Justin: I would agree that they are not pastors in our modern understanding of the word. We can't know, because scripture was silent, in what ways Timothy was called to organize the local church, to shepherd its people, or use scripture in educating them unto good works/Christian living. But we do know that Timothy was called to minister to the entire congregation, and that justifies reciprocation from the congregation, ie "The laborer is worth his hire" (1 Corinthians 9.14). People who are like Timothy and Titus are to be supported (ie salaried; paid) as they oversee their portion of the Church. People who are paid to do a job are called "professionals," which would make Titus and Timothy professional ministers or pastors. Again, I agree that we don't know the precise scope of Timothy's duties, beyond teaching from scripture, being an example to the believers, doing "the work of an evangelist," to "continue to study," and to further strive in developing his moral character. And he--and if not he, other ministers--is called to do this while being paid and supported by others. Professional academics, professional ministers, professional leaders of the church are a part of the biblical paradigm for evangelism and church building.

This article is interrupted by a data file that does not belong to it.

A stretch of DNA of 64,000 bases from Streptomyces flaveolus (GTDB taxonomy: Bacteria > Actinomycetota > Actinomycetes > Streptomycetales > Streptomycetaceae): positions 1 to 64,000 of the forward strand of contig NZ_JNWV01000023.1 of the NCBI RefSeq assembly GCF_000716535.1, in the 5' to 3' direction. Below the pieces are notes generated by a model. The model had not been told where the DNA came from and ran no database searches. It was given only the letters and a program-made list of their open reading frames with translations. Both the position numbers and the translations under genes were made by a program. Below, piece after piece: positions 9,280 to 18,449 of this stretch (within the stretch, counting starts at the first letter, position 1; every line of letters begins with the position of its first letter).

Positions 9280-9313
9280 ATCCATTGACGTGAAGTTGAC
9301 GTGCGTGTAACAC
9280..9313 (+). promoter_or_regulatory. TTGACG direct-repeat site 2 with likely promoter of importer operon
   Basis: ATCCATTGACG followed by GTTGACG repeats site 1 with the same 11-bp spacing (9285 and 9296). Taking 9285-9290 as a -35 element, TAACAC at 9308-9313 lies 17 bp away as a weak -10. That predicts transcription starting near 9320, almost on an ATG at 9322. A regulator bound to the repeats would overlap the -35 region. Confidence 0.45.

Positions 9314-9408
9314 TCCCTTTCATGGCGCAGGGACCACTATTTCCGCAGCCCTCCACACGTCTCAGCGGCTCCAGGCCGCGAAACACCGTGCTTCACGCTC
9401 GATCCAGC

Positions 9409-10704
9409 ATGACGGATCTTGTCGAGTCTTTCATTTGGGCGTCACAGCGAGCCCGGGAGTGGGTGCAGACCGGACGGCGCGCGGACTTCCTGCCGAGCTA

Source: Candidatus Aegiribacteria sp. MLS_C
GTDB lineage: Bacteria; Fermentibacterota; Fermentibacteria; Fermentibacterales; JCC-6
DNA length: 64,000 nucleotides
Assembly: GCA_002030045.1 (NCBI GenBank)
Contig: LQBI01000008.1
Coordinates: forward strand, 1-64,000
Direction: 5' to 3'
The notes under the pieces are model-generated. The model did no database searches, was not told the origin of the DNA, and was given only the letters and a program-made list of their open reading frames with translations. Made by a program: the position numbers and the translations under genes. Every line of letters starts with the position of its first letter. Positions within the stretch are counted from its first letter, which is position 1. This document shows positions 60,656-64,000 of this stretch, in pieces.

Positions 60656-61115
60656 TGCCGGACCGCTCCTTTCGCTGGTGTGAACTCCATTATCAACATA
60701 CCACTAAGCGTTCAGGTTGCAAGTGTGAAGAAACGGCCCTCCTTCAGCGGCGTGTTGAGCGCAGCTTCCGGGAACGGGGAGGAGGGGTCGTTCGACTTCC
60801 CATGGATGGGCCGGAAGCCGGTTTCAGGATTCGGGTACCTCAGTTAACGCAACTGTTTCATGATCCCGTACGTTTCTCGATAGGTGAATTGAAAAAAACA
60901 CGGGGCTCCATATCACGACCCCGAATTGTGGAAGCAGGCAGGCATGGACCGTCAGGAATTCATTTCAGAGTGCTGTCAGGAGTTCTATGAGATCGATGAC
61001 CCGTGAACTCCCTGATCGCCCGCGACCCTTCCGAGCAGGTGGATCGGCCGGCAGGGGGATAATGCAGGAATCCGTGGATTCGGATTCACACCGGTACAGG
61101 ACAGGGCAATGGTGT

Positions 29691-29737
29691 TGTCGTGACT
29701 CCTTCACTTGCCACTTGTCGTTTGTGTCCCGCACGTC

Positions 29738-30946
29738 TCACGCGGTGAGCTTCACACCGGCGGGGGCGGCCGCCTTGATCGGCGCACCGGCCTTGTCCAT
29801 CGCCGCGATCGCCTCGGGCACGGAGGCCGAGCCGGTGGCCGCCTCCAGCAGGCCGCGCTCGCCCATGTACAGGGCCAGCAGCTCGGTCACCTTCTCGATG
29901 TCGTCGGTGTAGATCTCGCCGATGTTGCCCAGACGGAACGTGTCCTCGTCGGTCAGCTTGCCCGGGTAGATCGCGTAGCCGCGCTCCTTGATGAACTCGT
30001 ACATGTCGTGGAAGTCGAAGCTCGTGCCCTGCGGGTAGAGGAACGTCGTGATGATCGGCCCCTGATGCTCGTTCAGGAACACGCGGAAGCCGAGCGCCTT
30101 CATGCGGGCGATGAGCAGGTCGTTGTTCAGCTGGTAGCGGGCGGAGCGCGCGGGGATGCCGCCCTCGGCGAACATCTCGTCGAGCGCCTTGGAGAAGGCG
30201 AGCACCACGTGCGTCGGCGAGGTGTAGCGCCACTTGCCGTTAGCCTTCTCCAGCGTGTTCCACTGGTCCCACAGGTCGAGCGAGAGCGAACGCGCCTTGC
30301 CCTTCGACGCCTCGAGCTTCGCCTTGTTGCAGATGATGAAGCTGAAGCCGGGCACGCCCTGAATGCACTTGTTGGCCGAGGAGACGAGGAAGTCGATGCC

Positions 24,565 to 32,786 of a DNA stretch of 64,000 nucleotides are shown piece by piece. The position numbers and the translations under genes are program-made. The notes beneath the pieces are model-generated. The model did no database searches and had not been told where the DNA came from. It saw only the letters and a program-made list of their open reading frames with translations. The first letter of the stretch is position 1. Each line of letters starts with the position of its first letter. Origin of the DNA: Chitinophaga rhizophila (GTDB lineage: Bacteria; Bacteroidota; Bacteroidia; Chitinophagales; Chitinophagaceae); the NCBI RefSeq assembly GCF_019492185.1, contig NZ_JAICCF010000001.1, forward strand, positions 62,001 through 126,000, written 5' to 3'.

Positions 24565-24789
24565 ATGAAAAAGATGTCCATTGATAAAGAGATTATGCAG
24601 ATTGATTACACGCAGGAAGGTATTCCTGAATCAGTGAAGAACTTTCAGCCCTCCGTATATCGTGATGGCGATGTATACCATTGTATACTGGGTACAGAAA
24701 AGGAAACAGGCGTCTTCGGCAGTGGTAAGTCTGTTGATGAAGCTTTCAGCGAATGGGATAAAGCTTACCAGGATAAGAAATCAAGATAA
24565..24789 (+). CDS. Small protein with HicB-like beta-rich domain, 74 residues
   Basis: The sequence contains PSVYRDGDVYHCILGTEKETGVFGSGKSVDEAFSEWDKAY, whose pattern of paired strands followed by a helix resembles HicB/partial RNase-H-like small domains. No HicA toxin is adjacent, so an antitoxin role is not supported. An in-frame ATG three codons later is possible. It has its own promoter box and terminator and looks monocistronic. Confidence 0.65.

Justin: 1) "every scripture" refers to the OLD TESTAMENT. Check the previous verse, and you will see that Paul is referring to the scriptures which Timothy has known since his childhood. It is a big jump to use this verse to support Pauline inerrancy, since as you pointed out (we'll get to this) the early church had no New Testament to rely on.